During the trial, Burr won more grudging acclaim for his conduct. In fact, one reporter described him as behaving “with the dignity and impartiality of an angel, but with the rigor of a devil.” However, some people believe that Burr’s newfound popularity with the party was merely due to his ability to influence the important Chase case.
Eventually, Chase was acquitted. And then in 1805 George Clinton replaced Burr as vice president of the United States. No longer a powerful figure in politics, Burr traveled to what is now Louisiana. Burr had leased a large tract of land in the area, and it was here that he then started to prepare for battle. At the time, Spain still owned territory in the United States, and Burr believed that a war between the nations was imminent.
In preparation for the war, Burr teamed up with General James Wilkinson and began making plans to invade Mexico. However, some believe that Burr was also dreaming up another, altogether more sinister scheme: to stir up rebellion in the western states and create a new empire.
Whether or not Burr really made these plans still remains unclear. However, we do know that Wilkinson betrayed Burr, and the details he shared were enough for Jefferson to declare his former vice president a traitor. Eventually, Burr was arrested and sent to Richmond, Virginia, to stand trial.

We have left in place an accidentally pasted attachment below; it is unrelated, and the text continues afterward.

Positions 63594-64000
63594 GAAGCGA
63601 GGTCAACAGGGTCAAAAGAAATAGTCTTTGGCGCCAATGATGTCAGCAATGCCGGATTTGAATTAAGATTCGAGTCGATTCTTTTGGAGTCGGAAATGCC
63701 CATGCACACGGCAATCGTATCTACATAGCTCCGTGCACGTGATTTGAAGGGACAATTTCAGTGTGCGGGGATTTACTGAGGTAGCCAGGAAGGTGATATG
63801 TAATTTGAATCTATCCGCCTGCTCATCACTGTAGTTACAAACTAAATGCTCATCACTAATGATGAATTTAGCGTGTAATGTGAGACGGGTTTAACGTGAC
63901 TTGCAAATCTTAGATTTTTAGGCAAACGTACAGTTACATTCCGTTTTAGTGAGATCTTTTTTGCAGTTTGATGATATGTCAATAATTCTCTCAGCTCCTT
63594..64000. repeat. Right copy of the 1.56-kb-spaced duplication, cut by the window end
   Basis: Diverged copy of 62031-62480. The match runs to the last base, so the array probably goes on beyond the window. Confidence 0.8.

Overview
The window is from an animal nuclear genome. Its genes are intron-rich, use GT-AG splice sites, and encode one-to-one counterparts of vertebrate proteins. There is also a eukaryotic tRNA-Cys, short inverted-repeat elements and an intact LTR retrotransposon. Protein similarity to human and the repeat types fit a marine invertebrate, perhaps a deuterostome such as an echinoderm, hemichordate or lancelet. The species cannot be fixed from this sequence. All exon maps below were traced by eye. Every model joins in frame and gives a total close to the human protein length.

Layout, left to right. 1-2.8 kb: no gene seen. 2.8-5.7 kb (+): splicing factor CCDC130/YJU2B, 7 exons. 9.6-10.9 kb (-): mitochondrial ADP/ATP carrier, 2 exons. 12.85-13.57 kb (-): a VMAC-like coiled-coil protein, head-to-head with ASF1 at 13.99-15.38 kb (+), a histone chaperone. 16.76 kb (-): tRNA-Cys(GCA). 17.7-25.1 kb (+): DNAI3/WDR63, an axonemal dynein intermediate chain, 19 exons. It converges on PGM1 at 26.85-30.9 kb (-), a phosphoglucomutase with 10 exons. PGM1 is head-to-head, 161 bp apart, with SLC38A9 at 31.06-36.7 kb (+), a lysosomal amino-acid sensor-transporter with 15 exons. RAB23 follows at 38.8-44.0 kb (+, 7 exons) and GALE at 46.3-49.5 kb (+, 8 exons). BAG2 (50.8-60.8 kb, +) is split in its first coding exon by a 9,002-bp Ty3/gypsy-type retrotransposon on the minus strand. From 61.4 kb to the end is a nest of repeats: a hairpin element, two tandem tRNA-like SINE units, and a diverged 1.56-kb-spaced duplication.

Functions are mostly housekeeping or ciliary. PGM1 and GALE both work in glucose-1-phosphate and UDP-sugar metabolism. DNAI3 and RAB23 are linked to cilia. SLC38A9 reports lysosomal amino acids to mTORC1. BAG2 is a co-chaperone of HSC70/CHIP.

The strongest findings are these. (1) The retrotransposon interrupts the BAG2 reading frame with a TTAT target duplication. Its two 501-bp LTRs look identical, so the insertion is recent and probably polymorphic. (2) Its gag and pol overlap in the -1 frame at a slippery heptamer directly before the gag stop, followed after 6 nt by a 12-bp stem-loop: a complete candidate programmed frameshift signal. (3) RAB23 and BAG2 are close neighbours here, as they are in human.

In 1807 Burr stood in court accused of plotting against the United States. However, he was ultimately acquitted of all charges. And while some historians claim that this was a direct result of his complete innocence, others suggest that the verdict was merely a technicality – and that treason could not truly be committed in the absence of a state of war.
Whatever the truth, Burr’s chances of regaining any political power were destroyed. Instead, he traveled to Europe, where he attempted to persuade the French Emperor Napoleon Bonaparte to invade Florida. However, he was unsuccessful and ultimately returned to the United States in 1812.
Burr spent the last years of his life in New York, where he returned to a career in law. He also married for the second time. This time, his wife was a rich widow. And Burr, somewhat ignobly, spent much of her fortune before they separated after just four months. Eventually, the couple were officially divorced on September 14, 1836 – the same day that Burr passed away on Staten Island, New York.
Today, Burr is mostly remembered as a villain. This is thanks to his role in the popular musical Hamilton. Based on the 2004 biography by Ron Chernow, the story paints the Hamilton as a liberal hero. Burr, meanwhile, is portrayed as the spineless coward who refused to take a stand for what he believed in.
In the musical’s interpretation of Hamilton and Burr’s deadly duel, the former deliberately misfires – after which the vice president callously shoots him. And with Hamilton firmly established as one of the biggest Broadway successes of recent years, this version of events is one that is likely to remain in the public consciousness for many years to come.
However, there are some who are seeking to reclaim Burr’s place as a hero in the story of the Post-Revolutionary United States. “Burr was in most ways more forward-thinking, by our standards, than his nemesis Hamilton,” Nancy Isenberg wrote in The Washington Post in 2016. “And the romantic recasting of Hamilton’s life comes at the expense of a true progressive champion.”